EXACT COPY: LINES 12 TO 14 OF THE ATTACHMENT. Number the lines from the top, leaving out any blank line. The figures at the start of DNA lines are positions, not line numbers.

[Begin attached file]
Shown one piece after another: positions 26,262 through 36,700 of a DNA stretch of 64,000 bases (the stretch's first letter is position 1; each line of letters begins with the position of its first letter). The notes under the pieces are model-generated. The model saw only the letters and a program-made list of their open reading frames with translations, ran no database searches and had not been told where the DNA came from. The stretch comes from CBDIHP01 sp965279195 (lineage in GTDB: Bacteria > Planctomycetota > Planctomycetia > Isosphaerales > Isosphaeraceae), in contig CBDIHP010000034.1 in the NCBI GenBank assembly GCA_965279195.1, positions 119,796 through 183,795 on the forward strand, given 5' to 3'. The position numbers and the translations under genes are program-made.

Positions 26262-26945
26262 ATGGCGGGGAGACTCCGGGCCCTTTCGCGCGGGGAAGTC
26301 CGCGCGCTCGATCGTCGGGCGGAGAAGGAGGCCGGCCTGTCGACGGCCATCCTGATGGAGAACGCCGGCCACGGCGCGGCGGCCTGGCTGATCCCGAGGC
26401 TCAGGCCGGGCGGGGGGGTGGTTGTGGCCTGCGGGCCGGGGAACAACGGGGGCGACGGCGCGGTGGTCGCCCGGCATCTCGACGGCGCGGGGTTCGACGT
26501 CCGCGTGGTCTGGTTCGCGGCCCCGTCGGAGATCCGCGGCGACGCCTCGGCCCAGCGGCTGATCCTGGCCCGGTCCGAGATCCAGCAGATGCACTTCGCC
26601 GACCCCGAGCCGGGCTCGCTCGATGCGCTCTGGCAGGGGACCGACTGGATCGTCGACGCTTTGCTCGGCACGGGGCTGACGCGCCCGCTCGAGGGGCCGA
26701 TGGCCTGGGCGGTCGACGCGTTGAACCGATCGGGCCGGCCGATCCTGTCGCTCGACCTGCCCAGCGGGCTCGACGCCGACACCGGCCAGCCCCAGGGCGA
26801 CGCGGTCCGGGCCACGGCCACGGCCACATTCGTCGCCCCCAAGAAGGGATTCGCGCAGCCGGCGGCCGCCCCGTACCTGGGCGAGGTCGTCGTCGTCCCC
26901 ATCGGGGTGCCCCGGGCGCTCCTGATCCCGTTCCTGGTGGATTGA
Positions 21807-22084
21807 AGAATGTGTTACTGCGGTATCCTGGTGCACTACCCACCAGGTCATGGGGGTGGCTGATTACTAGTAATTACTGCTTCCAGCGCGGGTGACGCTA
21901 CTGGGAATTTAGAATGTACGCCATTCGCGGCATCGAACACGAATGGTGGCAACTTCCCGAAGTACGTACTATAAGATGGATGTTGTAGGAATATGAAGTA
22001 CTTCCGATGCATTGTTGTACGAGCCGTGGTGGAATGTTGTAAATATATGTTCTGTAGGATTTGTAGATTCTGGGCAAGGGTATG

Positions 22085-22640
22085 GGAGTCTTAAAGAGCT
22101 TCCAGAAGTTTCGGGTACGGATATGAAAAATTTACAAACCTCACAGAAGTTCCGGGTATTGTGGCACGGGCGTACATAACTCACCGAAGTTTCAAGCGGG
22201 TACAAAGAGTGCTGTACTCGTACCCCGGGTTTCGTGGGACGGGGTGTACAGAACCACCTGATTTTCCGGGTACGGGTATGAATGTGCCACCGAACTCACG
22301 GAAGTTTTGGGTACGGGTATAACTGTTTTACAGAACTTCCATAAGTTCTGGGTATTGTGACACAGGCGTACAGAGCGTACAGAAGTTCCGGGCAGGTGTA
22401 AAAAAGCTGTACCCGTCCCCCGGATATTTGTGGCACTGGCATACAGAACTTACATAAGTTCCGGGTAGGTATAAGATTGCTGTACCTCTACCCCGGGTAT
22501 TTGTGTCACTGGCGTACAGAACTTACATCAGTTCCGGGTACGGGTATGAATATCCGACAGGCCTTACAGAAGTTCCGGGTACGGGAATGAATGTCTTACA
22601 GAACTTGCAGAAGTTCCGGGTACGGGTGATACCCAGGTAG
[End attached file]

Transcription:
21807 AGAATGTGTTACTGCGGTATCCTGGTGCACTACCCACCAGGTCATGGGGGTGGCTGATTACTAGTAATTACTGCTTCCAGCGCGGGTGACGCTA
21901 CTGGGAATTTAGAATGTACGCCATTCGCGGCATCGAACACGAATGGTGGCAACTTCCCGAAGTACGTACTATAAGATGGATGTTGTAGGAATATGAAGTA
22001 CTTCCGATGCATTGTTGTACGAGCCGTGGTGGAATGTTGTAAATATATGTTCTGTAGGATTTGTAGATTCTGGGCAAGGGTATG